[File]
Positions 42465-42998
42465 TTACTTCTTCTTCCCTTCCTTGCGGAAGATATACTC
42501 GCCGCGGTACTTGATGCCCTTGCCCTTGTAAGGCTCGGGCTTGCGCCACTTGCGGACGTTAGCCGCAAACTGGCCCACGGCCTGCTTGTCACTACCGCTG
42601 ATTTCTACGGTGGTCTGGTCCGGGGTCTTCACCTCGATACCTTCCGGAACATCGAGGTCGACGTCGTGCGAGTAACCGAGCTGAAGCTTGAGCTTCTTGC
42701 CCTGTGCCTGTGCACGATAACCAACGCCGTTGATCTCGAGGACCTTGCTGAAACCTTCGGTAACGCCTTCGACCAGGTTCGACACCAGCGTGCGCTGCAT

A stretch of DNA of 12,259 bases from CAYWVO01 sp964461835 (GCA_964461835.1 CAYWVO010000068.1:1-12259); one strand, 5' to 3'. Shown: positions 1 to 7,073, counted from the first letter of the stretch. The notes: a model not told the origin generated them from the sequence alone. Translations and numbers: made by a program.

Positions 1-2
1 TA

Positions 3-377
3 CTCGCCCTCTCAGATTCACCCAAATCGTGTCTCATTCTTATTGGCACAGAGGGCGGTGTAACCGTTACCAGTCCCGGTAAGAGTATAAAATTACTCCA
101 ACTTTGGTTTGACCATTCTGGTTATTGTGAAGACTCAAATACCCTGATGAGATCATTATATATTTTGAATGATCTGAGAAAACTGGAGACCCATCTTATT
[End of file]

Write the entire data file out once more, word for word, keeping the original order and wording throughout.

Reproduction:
Positions 42465-42998
42465 TTACTTCTTCTTCCCTTCCTTGCGGAAGATATACTC
42501 GCCGCGGTACTTGATGCCCTTGCCCTTGTAAGGCTCGGGCTTGCGCCACTTGCGGACGTTAGCCGCAAACTGGCCCACGGCCTGCTTGTCACTACCGCTG
42601 ATTTCTACGGTGGTCTGGTCCGGGGTCTTCACCTCGATACCTTCCGGAACATCGAGGTCGACGTCGTGCGAGTAACCGAGCTGAAGCTTGAGCTTCTTGC
42701 CCTGTGCCTGTGCACGATAACCAACGCCGTTGATCTCGAGGACCTTGCTGAAACCTTCGGTAACGCCTTCGACCAGGTTCGACACCAGCGTGCGCTGCAT

A stretch of DNA of 12,259 bases from CAYWVO01 sp964461835 (GCA_964461835.1 CAYWVO010000068.1:1-12259); one strand, 5' to 3'. Shown: positions 1 to 7,073, counted from the first letter of the stretch. The notes: a model not told the origin generated them from the sequence alone. Translations and numbers: made by a program.

Positions 1-2
1 TA

Positions 3-377
3 CTCGCCCTCTCAGATTCACCCAAATCGTGTCTCATTCTTATTGGCACAGAGGGCGGTGTAACCGTTACCAGTCCCGGTAAGAGTATAAAATTACTCCA
101 ACTTTGGTTTGACCATTCTGGTTATTGTGAAGACTCAAATACCCTGATGAGATCATTATATATTTTGAATGATCTGAGAAAACTGGAGACCCATCTTATT